Croquet Victoria
Advancing Croquet in Victoria

Growing Croquet

Growing Croquet in Victoria

Would your club like to grow? Are you interested in ideas from other clubs?

The VCA is developing a resource kit called "Growing Croquet" which you may find useful. It is based on experiences at clubs around Victoria and beyond. Below is a summary of the material.

The first section provides information for groups who are trying to start a new club. This includes several separate documents.

The sections that follow are for existing clubs. You can download the individual sections (click the heading) or download everything as a single pdf.

If you have questions or suggestions to add please get in touch by emailing marketing@croquetvic.asn.au.

Resources for clubs and regions 

Starting a new club
New: April 2017

This section includes material to help local authorities and interested players who are considering developing a new club in their area.

The first of these documents is a Croquet Facility Guide, also available in a Full Colour Version, which describes what is needed to design or redevelop a croquet facility.

Three one-pagers to help groups interested in starting a croquet club:

Why does your club need to grow?

  • New members strengthen and revitalise the club.
  • New members share the load and keep your club viable.

Strategic planning
Updated: 13 Mar 2017

  • List your club's strengths and weaknesses. What do you want to maintain or develop?
  • Set yourself a timeframe to implement your goals.
  • Share responsibilities for action
  • Check out the Croquet Victoria Strategic Plan - see croquetvic.asn.au/governance

Networking: raising your club's profile in the community
New: 13 Mar 2017

  • Who are the key contacts in your community? Think schools, health, learning centres, University of the Third Age, social clubs.
  • Consider giving them information about croquet or inviting them to a social event. Check out this marketing flyer for allied health workers.

Club promotion
Updated: 19 Mar 2017

To promote your club, you need to be positive, upbeat, and grasp every opportunity you can to keep up your profile in the community.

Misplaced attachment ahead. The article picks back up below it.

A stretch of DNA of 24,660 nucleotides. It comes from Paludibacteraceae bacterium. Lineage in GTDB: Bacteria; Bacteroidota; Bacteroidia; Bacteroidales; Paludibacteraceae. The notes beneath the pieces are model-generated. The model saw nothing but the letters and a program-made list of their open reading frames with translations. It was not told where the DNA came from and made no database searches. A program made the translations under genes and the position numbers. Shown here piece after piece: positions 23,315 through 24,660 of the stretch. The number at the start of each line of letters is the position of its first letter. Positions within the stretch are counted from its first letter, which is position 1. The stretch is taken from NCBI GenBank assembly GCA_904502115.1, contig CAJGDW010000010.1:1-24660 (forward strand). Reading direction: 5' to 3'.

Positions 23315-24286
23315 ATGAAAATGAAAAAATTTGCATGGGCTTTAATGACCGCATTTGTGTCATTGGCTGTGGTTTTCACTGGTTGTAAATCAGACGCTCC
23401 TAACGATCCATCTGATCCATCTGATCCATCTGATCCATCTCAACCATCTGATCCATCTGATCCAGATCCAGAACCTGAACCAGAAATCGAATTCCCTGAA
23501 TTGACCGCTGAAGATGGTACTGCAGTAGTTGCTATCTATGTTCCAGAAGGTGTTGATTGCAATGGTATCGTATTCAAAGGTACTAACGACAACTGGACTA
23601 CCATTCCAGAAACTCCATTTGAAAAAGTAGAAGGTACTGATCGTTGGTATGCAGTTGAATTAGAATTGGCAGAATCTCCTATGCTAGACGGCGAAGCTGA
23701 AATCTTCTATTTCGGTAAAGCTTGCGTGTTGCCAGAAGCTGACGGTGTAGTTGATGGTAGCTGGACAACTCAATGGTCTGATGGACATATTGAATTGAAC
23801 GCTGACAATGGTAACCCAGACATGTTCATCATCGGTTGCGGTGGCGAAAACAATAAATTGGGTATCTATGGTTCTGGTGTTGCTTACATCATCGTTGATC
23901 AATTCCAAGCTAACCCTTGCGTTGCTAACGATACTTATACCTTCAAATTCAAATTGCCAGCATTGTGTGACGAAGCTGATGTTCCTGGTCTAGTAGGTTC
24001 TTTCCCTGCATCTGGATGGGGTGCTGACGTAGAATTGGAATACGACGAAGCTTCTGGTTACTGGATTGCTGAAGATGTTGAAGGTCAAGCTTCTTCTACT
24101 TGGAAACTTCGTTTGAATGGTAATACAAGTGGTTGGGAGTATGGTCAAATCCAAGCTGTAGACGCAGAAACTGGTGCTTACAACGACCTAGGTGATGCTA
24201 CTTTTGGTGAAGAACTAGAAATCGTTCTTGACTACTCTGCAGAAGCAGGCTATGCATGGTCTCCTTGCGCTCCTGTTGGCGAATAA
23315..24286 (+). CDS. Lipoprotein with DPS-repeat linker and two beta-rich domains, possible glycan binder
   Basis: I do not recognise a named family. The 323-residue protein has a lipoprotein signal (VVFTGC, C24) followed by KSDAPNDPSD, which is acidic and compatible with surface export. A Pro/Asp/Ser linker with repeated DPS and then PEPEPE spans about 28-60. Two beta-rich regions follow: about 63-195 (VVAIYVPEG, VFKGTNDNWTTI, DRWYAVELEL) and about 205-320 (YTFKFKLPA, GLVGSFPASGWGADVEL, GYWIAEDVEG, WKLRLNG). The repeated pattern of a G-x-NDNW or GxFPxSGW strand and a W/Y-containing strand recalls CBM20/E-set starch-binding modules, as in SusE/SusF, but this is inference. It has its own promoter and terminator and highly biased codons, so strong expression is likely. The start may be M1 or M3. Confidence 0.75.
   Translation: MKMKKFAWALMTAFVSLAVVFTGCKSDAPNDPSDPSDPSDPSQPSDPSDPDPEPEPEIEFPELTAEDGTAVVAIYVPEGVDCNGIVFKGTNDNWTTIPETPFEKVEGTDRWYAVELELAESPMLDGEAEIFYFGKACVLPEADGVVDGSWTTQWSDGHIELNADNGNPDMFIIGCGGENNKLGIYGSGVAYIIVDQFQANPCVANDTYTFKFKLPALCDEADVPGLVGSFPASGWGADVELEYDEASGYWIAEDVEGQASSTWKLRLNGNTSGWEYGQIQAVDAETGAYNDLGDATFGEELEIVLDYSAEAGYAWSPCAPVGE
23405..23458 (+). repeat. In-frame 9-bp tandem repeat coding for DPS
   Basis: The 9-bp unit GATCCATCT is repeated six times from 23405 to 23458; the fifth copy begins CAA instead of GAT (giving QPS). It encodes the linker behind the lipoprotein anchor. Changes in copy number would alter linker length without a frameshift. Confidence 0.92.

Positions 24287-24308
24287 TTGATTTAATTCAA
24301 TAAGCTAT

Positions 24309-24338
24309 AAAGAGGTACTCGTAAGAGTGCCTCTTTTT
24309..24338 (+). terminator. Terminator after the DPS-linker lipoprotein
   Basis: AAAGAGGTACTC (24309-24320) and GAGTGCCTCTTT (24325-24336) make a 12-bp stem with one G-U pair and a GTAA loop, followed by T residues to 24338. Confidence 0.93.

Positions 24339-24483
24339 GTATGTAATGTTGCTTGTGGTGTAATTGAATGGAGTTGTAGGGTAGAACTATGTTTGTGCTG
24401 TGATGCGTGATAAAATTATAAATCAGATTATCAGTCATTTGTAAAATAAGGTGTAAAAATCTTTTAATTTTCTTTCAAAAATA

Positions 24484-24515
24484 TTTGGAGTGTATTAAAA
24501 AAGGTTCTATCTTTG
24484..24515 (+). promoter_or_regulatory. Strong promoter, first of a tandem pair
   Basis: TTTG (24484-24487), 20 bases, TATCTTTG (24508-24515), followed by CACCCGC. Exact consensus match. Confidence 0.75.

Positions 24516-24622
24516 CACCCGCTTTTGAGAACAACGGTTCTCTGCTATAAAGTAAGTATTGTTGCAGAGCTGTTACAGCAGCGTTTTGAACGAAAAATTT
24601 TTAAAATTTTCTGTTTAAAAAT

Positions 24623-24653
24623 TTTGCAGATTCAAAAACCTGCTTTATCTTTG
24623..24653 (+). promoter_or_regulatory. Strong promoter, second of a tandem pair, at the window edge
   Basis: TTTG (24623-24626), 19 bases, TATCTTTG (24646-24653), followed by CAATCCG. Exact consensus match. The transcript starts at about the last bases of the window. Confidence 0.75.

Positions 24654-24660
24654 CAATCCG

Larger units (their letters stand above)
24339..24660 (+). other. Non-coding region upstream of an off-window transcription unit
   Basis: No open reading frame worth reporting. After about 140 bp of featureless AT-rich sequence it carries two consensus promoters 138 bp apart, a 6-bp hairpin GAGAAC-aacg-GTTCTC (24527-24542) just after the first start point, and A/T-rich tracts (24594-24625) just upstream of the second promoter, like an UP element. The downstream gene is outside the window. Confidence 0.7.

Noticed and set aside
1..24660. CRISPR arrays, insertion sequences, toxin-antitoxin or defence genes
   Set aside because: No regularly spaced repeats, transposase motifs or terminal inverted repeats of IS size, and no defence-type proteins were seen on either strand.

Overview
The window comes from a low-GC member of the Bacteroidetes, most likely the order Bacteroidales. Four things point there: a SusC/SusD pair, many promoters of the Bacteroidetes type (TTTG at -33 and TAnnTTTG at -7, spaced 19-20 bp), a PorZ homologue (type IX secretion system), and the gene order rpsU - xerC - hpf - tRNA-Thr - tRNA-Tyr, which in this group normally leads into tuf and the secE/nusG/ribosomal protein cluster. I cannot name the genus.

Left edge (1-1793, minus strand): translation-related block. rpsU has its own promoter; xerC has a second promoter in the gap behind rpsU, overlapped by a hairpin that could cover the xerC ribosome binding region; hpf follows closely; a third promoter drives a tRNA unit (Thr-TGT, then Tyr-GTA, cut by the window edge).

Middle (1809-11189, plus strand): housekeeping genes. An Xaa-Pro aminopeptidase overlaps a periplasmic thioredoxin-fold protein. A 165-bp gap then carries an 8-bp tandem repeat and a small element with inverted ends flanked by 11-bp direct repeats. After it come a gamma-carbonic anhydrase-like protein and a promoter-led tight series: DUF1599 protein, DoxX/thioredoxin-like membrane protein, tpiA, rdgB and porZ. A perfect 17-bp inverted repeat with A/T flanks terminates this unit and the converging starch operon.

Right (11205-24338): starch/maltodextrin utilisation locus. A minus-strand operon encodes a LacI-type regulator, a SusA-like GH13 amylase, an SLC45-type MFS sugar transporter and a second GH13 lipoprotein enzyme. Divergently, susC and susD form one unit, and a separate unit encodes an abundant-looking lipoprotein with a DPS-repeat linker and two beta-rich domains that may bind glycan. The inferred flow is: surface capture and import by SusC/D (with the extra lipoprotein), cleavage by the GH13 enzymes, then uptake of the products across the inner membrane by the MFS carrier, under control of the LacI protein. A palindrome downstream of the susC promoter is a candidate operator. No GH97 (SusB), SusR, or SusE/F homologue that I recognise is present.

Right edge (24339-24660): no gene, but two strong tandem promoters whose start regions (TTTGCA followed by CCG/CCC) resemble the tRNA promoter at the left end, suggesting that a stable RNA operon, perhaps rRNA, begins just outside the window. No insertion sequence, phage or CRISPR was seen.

• Appoint a publicity officer. Someone who will
    • get to know the local media - people, deadlines, preferences
    • maintain contact with key people
    • communicate effectively and systematically
  • Think about functions where you can involve the community in croquet activities: eg fundraising for a good cause, season opening, youth program.
  • Several clubs have provided example publicity flyers. Download this doc for a list with live links.
  • Generic hard copy promotional leaflets and bookmarks are also available for clubs running recruitment campaigns. Email Sandra at administration@croquetvic.asn.au and she can mail them to you.
  • Use your club website! Twin Cities CC has made a Youtube video about croquet and another one about the croquet presence at the Wodonga Show. You might like to include links to these videos from your webpage, or make your own video?

This resource also includes:

  • An annotated press release
  • A link to a list of newspapers and press contacts by region and club
  • Writing a press release [tips from the Public Relations Institute]: 
    • Put on a journalist's hat.
    • Lose the superlatives.
    • Include some salient quotes
    • Keep it short.
    • Put your contact information in a prominent place.

Promotional events

  • Focus and plan your promotion:
    • Decide who you need to involve.
    • Get to know your local media.
    • Invite your local newspaper to do an article about the event.
    • Local radio may provide free slots.

Social days

  • For clubs or regions
    • Schedule days (monthly / bi monthly?) where members celebrate and play together.
    • Bring players together in hi/low games or challenges.
    • Share a BBQ, afternoon tea or drinks and nibbles.
  • Community events